This text is not exactly a translation of  “Pop. Cin. Contre le public du cinema”. Rather, it is an other version.


In 1964, Asger Jorn had entitled “Against cinema” the pamphlet which included the text (soundtrack) of the film of Debord Against separation.

In girum imus nocte et consumimur igni has this particularity of opening by a long and angry critic against the public of cinema. I will make no concessions to the public in this film is the first phrase. This prologue may be called “the tirade of the public”.

Guy Debord opposed this prologue – against the public- to the campaign of the minister of Culture in these years: “Quand on aime la vie, on va au cinema” (“People who love life go to the cinema”).

He had returned to the profane state of spectator this public of cinema, in that time consecrated, doubly and triply consecrated, as public, as public connoisseur of the “seventh art”, and as public that loved the life.


Class analysis

Class analysis was the favourite pass-time of petit-bourgeois in the 70 years. It was a frivolous sociology, with still much more resentment than the official one, what the singular of class was reputed to evocate powerfully.

What does interest the most the petit-bourgeois is himself. There was a professor who in these times taught to his followers the method for a subtle distinction between the inferior and the medium lays of the modern little bourgeoisie, itself conveniently distinguished with the ancient one.

Debord has parodied this class analysis in many texts, but never with such a malicious spirit than in this prelude of In girum.

He writes:” The movie-going public, which has never been very bourgeois and which is scarcely any longer working-class, is now recruited almost entirely from a single social stratum, though one that has been considerably enlarged – the stratum of low-level skilled employees in the various “service” occupations that are so necessary to the present production system: management, control, maintenance, research, teaching, propaganda, entertainment, and pseudocritique. Which suffices to give an idea of what they are.”.

Which suffices to give an idea. The so called question of social origins needs an expeditious treatment like this one. Then Debord compares successively these first rank wage earners with the slaves, the serfs and the proletarians, and – about the consumption on credit- with the system of “peonage”.

This arrival of peons is for me the signature of the technique of Debord. As the movie shows commercials with consumers-employees, the text diverts images of pampas, haciendas: true gauchos irrupt on historical theatre of wrongs, just as exited from cartoons of Glenn Baxter. These peons are minor figures of what Boris Donné calls paper-movie of Guy Debord, which imposes its images to the other.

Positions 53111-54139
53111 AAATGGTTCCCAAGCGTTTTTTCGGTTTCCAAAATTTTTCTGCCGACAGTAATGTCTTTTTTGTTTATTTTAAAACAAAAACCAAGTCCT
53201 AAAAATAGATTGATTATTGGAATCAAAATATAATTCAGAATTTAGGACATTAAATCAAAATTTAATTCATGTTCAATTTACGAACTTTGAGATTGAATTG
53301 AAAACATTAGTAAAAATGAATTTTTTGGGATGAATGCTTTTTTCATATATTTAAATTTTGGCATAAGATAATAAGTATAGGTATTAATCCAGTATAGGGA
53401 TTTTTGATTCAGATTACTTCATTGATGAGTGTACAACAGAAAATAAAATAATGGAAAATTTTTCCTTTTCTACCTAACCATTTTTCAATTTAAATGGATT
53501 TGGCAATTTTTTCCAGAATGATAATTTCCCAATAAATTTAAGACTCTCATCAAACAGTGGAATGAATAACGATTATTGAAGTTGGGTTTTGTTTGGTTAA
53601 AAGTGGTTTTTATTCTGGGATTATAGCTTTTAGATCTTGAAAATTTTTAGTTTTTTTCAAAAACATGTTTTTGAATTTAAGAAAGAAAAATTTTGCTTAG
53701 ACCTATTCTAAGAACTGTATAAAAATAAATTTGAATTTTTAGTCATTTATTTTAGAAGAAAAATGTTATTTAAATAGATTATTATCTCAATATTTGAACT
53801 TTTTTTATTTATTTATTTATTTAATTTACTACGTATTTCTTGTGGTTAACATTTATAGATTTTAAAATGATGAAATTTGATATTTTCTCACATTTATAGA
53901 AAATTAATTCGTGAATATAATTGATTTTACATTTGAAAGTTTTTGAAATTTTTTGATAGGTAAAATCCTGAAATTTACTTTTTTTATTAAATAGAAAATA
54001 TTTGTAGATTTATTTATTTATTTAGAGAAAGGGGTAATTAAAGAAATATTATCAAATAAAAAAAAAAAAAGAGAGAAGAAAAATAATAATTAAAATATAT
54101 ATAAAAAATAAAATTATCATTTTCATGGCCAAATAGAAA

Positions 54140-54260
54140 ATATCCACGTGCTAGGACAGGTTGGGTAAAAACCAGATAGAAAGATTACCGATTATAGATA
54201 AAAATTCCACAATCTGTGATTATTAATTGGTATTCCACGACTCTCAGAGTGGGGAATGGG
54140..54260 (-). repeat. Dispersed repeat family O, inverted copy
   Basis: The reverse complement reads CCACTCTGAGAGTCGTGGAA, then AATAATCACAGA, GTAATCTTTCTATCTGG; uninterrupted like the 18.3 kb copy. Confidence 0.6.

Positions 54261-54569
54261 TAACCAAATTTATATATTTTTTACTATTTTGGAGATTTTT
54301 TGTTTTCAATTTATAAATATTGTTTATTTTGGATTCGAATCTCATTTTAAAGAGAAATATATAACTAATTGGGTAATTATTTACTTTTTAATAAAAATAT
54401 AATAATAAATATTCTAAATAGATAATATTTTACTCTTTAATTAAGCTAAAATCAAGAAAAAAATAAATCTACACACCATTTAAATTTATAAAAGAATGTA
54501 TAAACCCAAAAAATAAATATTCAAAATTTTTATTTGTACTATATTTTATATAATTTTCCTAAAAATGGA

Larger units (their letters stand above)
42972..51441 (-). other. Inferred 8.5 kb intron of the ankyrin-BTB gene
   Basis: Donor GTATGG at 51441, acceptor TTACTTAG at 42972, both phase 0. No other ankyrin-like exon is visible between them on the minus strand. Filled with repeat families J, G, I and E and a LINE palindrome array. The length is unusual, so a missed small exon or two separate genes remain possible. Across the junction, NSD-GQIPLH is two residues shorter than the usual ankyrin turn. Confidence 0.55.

And about the modernity of this new peons: “In other words, this is the first time that poor people have imagined themselves to be part of an economic elite, despite all the evidence to the contrary.”

That we may keep and adapt in this way: “In other words, this is the first time that illiterates have imagined themselves to be part of a cultural elite, despite all the evidence to the contrary.”


Their surplus of false consciousness and their purchase of two or three times as much of the miserable junk that constitutes virtually the entire market, beginning by movies, that is misery. The movie-going public is not rich, but, rather than poor, he is miserable.

This point is more unacceptable than the precedent; anyway it has not been accepted. And there is no probability that this truth of Debord has become more acceptable.

Nearly on the moment when Leibovici was programming In girum imus nocte, Cultural Studies (in France, the school of cultural practices) were diffusing the idea that, the uses being not completely definite by market, propaganda, procedure or institution, the users always keep a margin for “everyday invention”.

In the terms of the Situationnist International, the spectator was credited a priori with desire and capacity to create situations.

The prologue of In girum is simply irreconcilable with this idea. This film is difficult right from the start, which is not amiable.

The misfortune of the movie-going public, his misery, is not so mysterious as he believes, nor so complicated that social theories would like.

Every polemology of practices has to do with this so rough truth. And polemology of practices is the thing we need the most in this moment when the question of classes (new classes, of course…), or the question of subjectivities (new subjectivities, of course…) are reappearing.
NB: I have used the translation of Ken Knabb, however with some transformations.

See here the French version of this text, quite different, which has been published as a leaflet by blog&plec à Marseille, 2006.

Movies of Debord are on a good DVD by Carlotta films: here
Texts of the movies are in Oeuvres cinematographiques completes, Champ Libre, 1978.

English translation of In Girum on the site of Ken Knabb: